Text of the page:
Here are some snippets from a beautifully written article in the Guardian by Michaela Cole. I’ll have to check out her series Chewing Gum!
All women are disadvantaged to varying degrees in our patriarchal society; and class, race, sexuality, disability and the number of those boxes you tick can make a staggering difference to your status in the creative industry. Having a disability, being trans or brown or female can often give you a distinct, culturally intriguing perspective on life – but it can also, ultimately, be a disadvantage (albeit a beautiful one). .
A report by the Ruderman Family Foundation found that “more than 95% of characters with disabilities are played by able-bodied actors on television”. The academics Irena Grugulis and Dimitrinka Stoyanova found that women and people from ethnic minorities were underrepresented in UK film and TV. So if we can conclude that not being a white male might make things a little harder, being at a “disadvantage” in multiple ways (a gay, trans, Asian woman from a working-class background with a disability, for instance) will make things harder than having the singular setback of being able-bodied but from a working-class background.
I wondered whether it wasn’t race but class that made me feel like a complete outsider, even though I was the first black female the school had had in five years. I’d been the “only black girl” so many times, but it had never felt quite like this: I’d never been the only working-class one.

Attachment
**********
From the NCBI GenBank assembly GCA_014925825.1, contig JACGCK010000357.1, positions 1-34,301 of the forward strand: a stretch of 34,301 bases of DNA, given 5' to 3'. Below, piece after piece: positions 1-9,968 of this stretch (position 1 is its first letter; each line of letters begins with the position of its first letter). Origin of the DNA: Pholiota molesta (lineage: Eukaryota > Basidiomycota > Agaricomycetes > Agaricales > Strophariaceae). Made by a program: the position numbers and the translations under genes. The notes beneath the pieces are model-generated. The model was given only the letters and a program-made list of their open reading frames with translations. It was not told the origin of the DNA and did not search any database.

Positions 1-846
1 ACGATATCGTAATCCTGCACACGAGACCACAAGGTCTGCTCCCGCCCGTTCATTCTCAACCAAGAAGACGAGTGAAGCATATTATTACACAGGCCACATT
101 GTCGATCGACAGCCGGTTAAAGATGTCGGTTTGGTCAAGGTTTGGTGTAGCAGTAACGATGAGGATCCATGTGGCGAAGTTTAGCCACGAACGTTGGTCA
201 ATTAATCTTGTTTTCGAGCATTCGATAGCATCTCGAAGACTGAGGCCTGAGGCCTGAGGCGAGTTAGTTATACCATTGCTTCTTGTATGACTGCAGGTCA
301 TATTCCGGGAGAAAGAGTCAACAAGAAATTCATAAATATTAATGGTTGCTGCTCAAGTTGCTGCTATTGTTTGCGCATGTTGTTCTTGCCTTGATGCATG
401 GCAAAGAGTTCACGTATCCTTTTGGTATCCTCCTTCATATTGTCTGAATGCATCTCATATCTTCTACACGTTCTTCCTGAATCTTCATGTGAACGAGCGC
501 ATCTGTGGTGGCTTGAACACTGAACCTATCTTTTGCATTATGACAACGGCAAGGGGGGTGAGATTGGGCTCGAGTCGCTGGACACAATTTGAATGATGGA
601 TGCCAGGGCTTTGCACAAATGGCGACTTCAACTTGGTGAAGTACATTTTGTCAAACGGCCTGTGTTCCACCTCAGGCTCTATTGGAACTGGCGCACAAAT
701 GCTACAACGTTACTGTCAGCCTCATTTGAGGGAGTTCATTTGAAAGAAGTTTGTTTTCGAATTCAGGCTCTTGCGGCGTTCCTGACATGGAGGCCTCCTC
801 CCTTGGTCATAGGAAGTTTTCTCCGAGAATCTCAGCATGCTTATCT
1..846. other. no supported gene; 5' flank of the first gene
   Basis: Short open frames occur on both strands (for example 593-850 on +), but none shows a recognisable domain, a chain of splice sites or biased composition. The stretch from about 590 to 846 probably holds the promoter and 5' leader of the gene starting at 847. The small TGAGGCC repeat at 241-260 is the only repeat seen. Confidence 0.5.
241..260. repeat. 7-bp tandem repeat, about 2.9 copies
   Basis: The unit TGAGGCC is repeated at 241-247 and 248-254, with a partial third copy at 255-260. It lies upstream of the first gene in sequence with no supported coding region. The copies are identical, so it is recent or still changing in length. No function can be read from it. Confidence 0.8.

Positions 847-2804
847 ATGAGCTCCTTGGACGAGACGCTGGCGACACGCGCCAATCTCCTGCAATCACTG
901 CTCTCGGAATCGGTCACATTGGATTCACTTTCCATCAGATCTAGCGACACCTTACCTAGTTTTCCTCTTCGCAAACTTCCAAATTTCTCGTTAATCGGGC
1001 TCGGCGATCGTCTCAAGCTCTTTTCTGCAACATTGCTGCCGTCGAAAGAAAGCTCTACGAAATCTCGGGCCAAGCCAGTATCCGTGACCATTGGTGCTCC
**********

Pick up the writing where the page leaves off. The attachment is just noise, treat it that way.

The differences between myself and my year, many of whom were friends, intrigued me, so I wrote and spoke about it. An emergency meeting was suddenly called. One day before lunch, I was given a tipoff by my gay, working-class mate that this covert operation had been in the making for a few days: “Beware, Michaela, this is an ambush: the sole subject of this meeting is you.”
My entire year gathered in a big circle – I sat in silence as they awkwardly revealed the intention behind it. It was explained to me that I’d caused offence by saying that I felt different because I was a working-class Londoner with immigrant parents. My female classmates bounced frantically between grief, panic and irritation: they didn’t see class, so why should I?
Of course there are exceptions. I have wonderful, empathetic white girlfriends from wealthy backgrounds who are no longer comfortable defending solely their own causes. One of the girls who secretly orchestrated that “emergency meeting” at drama school privately apologised two years later. But to bring about real change a private apology is never enough – in fact, it’s lame. The first expectation for a person of privilege should be that they speak especially to your equally privileged but ignorant friends.
Do you have an Amy Schumer in your life? Weed her out. Highlight your sensitivity and disappointment in her for partaking in the micro-aggressions and subtle forms of prejudice that are quietly poisoning the era of progress and equality in which we live. And those of us who are content creators have a duty to make room for those we know are less privileged than we are.